It is often only once a situation has become toxic that a psychologist or HR professional is called to resolve the matter. Sadly, by this stage valuable employees have often already made plans to leave the organisation. In these situations a large part of the solution really lies in assisting the ‘non-managing’ manager to provide strong leadership, set clear boundaries and reinforce the expected behaviours in the group. An external professional can help a team to understand their differences and re-engage in a more constructive way, helping them to refocus their energy on forging a positive way forward. However, it is also critical that the manager fully engage in reinforcing this new approach and be willing to hold the group accountable for adhering to their agreed upon actions.

In cases where a manager simply does not have the skills and confidence to manage a team, but is willing to learn, coaching is a powerful tool that can help develop the necessary skills. But all too often, I have found that ‘non- managers’ seek to abdicate this responsibility by calling an external professional and then simply hope for the best. In these cases, to avoid a client becoming dependent on an external consultant to manage their team’s dynamics, I generally try to work closely with the manager and be very clear about the limitations of external intervention in the absence of strong leadership over the long-term. In some cases, this is enough to engage the ‘non-manager’ more directly in wanting to change their approach – in others, they remain resistant and avoidant and it is generally a matter of time before I am called again to manage the next eruption of team conflict.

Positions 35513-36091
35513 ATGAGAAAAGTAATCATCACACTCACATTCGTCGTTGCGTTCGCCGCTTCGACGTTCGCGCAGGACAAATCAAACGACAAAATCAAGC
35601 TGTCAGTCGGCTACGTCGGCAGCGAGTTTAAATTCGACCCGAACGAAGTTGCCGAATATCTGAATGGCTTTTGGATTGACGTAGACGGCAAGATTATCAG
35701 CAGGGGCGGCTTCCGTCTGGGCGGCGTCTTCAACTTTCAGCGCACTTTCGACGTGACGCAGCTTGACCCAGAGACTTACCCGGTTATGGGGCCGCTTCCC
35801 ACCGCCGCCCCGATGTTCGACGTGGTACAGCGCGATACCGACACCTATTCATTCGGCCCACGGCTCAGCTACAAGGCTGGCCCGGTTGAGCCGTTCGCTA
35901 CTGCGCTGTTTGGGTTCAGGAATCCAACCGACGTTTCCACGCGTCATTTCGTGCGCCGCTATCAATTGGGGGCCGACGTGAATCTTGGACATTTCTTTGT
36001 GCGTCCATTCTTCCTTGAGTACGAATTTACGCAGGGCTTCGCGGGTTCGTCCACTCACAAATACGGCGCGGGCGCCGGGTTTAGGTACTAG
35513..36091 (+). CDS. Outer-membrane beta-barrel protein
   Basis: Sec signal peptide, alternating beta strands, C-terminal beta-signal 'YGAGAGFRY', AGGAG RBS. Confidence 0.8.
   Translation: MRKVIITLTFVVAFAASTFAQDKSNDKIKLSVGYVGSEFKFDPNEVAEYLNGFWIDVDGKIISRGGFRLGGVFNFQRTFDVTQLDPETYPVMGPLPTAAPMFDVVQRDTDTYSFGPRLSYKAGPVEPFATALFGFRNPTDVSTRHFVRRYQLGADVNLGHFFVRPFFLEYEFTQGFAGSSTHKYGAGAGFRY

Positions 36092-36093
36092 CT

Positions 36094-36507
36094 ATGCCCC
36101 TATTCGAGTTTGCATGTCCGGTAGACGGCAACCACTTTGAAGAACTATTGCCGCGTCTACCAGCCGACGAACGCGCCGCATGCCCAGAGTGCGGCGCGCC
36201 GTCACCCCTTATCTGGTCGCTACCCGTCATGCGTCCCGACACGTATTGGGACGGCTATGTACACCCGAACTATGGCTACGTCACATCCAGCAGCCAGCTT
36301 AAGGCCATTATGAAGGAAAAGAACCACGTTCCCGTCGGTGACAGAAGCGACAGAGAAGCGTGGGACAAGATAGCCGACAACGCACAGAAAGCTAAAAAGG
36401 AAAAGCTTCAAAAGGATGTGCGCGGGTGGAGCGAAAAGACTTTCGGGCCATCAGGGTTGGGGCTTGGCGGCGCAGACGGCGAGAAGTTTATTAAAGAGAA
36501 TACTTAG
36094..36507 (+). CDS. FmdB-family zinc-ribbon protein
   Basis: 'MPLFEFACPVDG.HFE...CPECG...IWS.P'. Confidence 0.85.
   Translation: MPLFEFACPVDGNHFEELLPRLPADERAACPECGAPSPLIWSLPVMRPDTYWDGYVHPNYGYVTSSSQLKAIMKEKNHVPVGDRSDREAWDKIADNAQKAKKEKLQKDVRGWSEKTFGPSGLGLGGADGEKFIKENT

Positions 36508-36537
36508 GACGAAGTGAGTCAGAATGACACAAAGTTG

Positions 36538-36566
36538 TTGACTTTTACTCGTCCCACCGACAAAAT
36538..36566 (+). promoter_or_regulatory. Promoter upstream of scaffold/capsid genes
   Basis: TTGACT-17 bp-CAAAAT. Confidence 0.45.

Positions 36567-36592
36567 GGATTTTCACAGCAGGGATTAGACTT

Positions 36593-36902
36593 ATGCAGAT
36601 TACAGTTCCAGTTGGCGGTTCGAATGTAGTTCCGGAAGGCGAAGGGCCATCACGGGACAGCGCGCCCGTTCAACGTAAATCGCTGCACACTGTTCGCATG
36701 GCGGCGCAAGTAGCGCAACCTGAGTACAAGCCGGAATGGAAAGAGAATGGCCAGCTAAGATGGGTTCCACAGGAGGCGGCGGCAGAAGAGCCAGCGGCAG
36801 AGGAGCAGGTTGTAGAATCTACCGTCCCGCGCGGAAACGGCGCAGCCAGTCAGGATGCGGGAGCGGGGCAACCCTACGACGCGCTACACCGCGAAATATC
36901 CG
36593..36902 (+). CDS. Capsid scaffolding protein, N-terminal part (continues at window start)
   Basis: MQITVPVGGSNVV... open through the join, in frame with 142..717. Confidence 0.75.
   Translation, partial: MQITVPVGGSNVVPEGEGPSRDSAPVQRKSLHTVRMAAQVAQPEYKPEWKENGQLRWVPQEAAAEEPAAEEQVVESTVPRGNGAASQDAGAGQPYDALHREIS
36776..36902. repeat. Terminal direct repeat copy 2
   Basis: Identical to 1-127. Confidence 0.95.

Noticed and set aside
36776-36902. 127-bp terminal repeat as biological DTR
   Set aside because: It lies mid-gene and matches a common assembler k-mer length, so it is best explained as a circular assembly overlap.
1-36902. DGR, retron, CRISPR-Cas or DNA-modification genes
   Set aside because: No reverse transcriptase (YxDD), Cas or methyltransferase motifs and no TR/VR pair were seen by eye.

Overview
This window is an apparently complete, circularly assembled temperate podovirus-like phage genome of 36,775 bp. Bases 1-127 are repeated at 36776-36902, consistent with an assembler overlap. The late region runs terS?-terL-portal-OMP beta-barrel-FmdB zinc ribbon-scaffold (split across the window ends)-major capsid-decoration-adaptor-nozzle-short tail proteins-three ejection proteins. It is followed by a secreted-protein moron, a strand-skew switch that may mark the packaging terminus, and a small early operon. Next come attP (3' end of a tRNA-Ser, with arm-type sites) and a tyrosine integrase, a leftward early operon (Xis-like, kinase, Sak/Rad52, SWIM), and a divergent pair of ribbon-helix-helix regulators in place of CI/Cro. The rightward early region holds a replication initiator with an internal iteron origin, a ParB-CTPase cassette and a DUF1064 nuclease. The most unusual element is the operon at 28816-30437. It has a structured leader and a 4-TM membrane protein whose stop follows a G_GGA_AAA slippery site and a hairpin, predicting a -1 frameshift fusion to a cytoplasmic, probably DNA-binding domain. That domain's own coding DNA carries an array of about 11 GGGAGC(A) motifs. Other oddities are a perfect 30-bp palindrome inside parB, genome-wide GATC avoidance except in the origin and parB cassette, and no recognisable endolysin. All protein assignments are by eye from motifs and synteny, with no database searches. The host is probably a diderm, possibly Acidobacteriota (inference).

What I have found useful when taking up work with new clients is to pre-empt the development of this dynamic before it occurs, using the following approaches:

  • Spot the ‘non-managers’ early and recommend coaching in difficult conversations and leadership. They are often more receptive to this if they are not already facing a crisis.
  • Help managers establish mechanisms to communicate with and stay in touch with the dynamics of the team (eg. regular problem-solving or team planning sessions).